If there are worse p.r. reps out there right now than Sean Spicer, I'd like to hear about them.
That's really what the presidential press secretary is -- publicist for the president and his administration. It's a tough job, but so is any position at the top of the communications department at a large organization -- from the White House to corporate America.
And it's not made any easier when the organization’s actions and policies are confusing (to say the least) and, as a result, difficult to find the right words to defend.
One example was the way in which Spicer recently “defended” Trump's immigration ban in the wake of news that a five-year-old boy from Iraq -- reportedly a U.S. citizen -- had been detained and maybe even handcuffed (reportedly) at a U.S. airport.
The video of Spicer's tortured defense of this embarrassing application of U.S. government power made it into several late-night monologues, including this one on CBS's “Late Show with Stephen Colbert.” Before running the video, Colbert showed a headshot of an open-mouthed Spicer and described the press secretary as an “angry neck with ears.”
It’s only one example from a litany of late-night comedy bits seen recently that all take aim at Spicer. The presidential publicist therefore has achieved something few (if any) of his predecessors have done, which is: He has become a late-night comedy joke almost on par with his boss.
Previous press secretaries have been much more adept at managing their role as the presidential diplomat to the press corps, no matter how much they may have felt beleaguered by the ornery reporters on the White House beat.
Press secretaries are supposed to be professional communicators -- as anyone is supposed to be who has a job in a communications role. However, as I have pointed out from time to time here in the TV Blog, professionalism in the communications field today can take a variety of forms -- including unprofessionalism.
This would be the state of the Spicer regime at the head of the president's communications pyramid. If Spicer were a competent communicator, he would not have emerged as a target for late-night derision. His boss might be a target, but that's nothing new -- presidents always are (some more than others)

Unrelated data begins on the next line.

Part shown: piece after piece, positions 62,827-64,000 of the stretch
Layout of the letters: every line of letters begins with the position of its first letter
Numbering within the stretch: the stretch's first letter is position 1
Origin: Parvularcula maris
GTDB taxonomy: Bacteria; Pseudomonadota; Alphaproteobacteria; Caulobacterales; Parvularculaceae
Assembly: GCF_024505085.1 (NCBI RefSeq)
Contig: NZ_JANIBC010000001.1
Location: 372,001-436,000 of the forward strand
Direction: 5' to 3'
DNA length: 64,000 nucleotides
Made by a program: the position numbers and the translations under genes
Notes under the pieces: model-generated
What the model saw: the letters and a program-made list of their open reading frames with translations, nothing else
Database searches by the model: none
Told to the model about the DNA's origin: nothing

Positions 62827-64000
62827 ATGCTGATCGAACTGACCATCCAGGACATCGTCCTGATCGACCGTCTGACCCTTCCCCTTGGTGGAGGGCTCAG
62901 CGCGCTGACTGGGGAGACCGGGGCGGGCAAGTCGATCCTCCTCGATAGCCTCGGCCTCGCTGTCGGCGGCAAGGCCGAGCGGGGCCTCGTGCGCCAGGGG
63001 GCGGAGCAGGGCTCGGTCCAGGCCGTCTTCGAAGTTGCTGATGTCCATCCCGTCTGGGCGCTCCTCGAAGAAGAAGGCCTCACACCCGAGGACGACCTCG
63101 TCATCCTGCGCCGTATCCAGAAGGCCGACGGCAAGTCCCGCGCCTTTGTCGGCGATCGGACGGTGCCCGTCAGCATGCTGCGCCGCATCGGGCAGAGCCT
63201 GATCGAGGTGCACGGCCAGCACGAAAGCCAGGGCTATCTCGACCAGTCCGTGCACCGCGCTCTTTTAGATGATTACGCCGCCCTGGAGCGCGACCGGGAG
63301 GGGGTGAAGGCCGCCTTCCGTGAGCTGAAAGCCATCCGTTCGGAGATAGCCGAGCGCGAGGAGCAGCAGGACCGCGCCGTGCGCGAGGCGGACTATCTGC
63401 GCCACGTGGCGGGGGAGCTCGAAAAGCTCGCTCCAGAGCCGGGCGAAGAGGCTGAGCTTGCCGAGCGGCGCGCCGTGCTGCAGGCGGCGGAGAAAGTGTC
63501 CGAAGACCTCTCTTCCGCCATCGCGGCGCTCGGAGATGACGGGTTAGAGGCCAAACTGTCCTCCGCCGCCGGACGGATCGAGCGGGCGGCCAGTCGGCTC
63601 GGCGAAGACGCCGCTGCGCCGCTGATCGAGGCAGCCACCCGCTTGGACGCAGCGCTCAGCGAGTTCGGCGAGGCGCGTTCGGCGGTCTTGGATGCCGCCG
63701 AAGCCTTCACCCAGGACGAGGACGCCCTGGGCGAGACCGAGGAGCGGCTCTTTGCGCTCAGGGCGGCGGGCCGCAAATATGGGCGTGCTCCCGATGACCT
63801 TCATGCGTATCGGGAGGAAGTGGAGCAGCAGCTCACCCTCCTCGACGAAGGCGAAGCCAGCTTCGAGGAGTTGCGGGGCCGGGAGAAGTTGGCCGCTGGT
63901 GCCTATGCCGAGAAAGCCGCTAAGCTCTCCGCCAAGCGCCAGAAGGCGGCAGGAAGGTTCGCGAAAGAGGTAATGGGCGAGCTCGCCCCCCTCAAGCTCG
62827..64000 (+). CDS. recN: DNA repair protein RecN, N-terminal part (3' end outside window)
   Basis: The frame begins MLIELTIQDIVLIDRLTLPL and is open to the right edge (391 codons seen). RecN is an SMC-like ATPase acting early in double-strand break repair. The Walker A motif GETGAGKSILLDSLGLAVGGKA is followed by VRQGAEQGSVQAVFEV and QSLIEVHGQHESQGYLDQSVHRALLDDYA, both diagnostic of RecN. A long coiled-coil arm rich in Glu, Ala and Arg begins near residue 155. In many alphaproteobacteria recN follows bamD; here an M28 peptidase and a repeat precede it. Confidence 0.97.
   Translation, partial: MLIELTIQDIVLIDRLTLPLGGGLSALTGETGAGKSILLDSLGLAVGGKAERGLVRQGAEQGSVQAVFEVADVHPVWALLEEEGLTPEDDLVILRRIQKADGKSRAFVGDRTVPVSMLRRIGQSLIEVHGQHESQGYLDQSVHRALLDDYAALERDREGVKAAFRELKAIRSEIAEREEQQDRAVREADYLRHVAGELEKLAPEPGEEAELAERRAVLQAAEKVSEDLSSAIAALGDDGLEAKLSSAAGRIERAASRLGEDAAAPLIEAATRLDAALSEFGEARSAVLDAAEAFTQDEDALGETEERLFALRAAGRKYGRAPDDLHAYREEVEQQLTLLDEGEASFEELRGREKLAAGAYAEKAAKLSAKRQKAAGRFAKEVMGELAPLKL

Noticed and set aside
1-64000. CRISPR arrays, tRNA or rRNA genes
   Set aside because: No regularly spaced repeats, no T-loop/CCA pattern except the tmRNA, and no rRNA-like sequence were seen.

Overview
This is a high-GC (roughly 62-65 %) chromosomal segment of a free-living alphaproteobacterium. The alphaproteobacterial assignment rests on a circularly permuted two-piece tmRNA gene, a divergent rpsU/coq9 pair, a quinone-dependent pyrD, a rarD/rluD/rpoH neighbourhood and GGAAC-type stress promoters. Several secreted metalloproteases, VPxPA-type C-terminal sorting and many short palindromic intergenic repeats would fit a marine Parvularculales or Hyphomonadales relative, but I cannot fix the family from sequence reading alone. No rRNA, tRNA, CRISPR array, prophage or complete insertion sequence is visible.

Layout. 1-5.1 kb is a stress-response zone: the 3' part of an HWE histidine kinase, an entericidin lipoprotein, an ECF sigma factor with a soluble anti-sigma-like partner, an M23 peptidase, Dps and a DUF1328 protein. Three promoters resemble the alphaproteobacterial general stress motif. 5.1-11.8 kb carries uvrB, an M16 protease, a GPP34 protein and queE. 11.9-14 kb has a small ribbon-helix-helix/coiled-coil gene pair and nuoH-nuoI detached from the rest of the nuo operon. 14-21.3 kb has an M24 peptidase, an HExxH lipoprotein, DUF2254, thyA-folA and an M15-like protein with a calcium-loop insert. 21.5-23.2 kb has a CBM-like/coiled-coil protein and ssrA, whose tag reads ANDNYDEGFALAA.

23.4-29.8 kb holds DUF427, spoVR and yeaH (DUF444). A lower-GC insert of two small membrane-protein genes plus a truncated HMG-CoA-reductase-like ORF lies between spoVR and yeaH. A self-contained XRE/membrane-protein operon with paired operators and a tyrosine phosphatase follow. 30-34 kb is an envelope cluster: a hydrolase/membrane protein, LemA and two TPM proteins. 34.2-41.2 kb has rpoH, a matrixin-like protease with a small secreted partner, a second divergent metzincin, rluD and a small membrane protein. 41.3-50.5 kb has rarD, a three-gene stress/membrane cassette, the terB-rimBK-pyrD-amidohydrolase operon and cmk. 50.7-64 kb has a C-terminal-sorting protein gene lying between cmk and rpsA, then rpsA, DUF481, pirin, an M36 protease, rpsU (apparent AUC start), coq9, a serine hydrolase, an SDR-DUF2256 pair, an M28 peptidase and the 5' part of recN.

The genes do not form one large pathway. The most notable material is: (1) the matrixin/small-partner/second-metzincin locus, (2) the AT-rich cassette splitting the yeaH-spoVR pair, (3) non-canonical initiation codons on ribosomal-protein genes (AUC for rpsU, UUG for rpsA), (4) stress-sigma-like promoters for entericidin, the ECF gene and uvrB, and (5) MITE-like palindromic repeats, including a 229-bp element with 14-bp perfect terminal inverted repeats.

But a press secretary as a running joke for the late-night shows? That's what's happening now from “Jimmy Kimmel Live” to “Saturday Night Live.”
Kimmel's running gag on Spicer is titled Drunk Sean Spicer. For this bit, the Kimmel people merely take a piece of video from a Spicer news briefing and slow it down, so it looks and sounds like Spicer is intoxicated.
Of all the Spicer bits seen recently, last weekend's performance on “Saturday Night Live” by Melissa McCarthy as the angry press secretary (photo, above) is the one garnering the most attention this week.
On Wednesday morning at around 11 o’clock, this eight-minute video on YouTube had 18,162, 821 views.
In the wake of its airing last Saturday, there have been reports that Donald Trump himself was “concerned” about the way his press secretary has become a magnet for parody on the late-night shows -- which Trump evidently watches religiously.
For the late-night shows, Spicer and Trump are the gifts that keep on giving. No sooner had Spicer defended the U.S. government's zeal in detaining a five year-old, but some kind of dust-up occurred over whether Trump owns a bathrobe.
This seemed to stem from a New York Times story alleging that Trump wears a bathrobe when undertaking nocturnal activities such as watching TV or wandering around the White House. This is not a scandal, of course, since many people own bathrobes and wear them in the privacy of their own homes.
And yet, Spicer seemed to make a big thing out of this bathrobe story when he declared it wasn't true, and then seemed to say that the president doesn't own a bathrobe. This doesn't seem true since Trump owns hotels and country clubs where there must be plenty of bathrobes with the name “Trump” embroidered on them.
I wonder what Jimmy Kimmel thinks of this bathrobe story?